OF RESPONSES AND COMPLICATIONS IN HYPOBARIC HYPOXIA. _, P.J.L.Valk. Netherlands Aerospace Medical Centre, 3769 ZG Soesterberg. INTRODUCTION: In hypoxia indoctrination of aircrew, hypoxia is induced by exposure to hypobaric conditions. This study was conducted to assess individual physiological and psychological reactions to hypobaric hypoxia. METHODS: 30 subjects were exposed in 4 identical sessions in a hypobaric chamber at 46.5 kPa (20.000 ft). Ambient air or oxygen was administered (subject-blinded) through a mask. ECG, respiration rate, endtidal COz, oxygen saturation, EEG were continuously recorded.Psychological performance was continuously assessed by means of a PC-testbattery. RESULTS: Mean group values of the physiological parameters confirmed earlier results in literature. However, marked interand intra-individual differences in the physiological responses were observed. Two cases of asystole were observed. Mean group performance scores showed significant effects of hypoxia. Performance scores also showed marked inter- and intraindividual variability. DISCUSSION: In the assessment of physiological and psychological effects of hypobaric hypoxia marked inter- and intra-individuai variability has to be anticipated. This has implications for the hypoxia indoctrination of aircrew. Hypoxia stimulates the vagal reflex arc, which might lead to SA node depression. As hypoxia also depresses AV nodal tissue and impairs conduction in the ventricles, asystole might occur. Implications with respect to medical monitoring during hypobaric chamber demonstrations are discussed. VARIABILITY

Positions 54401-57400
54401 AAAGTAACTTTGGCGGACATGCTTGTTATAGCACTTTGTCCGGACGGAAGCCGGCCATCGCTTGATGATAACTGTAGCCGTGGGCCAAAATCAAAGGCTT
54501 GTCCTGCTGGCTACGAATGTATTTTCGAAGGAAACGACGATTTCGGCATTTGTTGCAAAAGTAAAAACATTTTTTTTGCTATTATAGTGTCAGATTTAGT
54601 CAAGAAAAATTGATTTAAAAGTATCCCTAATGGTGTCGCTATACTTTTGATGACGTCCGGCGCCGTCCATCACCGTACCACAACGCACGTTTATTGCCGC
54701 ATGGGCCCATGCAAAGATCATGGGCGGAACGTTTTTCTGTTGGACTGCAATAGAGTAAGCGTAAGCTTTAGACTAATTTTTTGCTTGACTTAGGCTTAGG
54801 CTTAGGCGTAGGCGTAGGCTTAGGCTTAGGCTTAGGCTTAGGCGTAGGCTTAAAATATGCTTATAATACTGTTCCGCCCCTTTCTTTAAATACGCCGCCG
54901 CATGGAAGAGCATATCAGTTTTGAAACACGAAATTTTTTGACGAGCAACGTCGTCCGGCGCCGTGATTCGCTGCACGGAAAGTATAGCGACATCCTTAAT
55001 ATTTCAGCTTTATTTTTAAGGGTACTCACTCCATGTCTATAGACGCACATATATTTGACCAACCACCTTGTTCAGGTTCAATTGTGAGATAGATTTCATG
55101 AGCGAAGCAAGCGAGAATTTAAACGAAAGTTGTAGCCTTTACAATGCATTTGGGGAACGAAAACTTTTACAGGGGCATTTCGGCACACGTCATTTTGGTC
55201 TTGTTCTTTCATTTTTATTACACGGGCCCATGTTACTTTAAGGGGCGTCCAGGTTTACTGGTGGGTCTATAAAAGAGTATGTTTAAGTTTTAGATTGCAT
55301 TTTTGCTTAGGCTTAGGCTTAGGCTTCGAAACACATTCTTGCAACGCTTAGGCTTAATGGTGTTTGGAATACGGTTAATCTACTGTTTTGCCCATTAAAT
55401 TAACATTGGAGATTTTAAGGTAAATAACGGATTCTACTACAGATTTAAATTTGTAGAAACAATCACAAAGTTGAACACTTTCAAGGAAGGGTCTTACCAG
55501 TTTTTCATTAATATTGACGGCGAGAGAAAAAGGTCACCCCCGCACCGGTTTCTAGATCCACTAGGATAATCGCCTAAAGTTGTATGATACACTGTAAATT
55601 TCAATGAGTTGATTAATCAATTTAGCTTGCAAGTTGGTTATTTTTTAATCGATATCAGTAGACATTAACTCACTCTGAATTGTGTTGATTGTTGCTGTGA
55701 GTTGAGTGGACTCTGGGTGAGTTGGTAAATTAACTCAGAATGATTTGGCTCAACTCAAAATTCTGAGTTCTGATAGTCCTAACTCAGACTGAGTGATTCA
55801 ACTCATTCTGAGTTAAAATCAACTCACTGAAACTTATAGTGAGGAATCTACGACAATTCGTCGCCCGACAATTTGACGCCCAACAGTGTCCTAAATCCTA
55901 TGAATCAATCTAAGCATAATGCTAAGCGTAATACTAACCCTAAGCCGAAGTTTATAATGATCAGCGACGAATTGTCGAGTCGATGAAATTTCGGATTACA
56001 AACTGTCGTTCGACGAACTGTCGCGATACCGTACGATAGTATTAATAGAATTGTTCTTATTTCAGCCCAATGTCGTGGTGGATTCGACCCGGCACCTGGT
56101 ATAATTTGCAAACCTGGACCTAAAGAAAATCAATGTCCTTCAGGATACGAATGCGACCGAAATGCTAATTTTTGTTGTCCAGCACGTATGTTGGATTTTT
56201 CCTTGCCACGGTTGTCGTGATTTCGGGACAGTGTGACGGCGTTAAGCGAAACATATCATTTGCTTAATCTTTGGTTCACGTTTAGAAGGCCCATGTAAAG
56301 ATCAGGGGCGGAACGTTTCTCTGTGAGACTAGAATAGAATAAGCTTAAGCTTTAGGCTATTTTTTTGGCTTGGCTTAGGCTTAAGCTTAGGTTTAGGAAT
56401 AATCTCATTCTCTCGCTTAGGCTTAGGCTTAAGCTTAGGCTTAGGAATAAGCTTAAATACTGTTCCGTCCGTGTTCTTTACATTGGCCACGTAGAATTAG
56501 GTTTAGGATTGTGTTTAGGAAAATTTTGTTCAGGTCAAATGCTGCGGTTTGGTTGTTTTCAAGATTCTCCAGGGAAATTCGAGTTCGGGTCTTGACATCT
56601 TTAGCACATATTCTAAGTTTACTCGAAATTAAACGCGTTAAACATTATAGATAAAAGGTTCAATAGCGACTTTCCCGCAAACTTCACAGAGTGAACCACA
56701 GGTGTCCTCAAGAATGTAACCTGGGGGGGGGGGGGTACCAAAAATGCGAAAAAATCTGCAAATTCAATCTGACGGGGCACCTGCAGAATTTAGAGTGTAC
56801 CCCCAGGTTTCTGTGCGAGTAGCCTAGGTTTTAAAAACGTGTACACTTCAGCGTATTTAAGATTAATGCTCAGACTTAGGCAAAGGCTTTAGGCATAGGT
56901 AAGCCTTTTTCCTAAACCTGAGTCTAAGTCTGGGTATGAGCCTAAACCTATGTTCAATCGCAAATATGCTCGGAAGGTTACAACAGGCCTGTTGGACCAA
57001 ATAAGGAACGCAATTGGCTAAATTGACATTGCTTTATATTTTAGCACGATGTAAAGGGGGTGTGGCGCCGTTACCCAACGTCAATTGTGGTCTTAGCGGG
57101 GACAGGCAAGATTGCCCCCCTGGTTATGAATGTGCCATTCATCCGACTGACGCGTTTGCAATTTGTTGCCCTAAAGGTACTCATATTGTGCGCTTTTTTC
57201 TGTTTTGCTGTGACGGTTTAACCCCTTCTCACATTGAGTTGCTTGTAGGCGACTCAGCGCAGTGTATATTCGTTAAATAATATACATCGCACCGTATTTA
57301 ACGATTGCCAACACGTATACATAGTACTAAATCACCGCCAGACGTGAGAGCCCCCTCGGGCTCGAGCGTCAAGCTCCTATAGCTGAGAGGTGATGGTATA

U.S.

ARMY

HELICOPTER

McEntir_

and

D.

Laboratory,

INERTIA

F.

Fort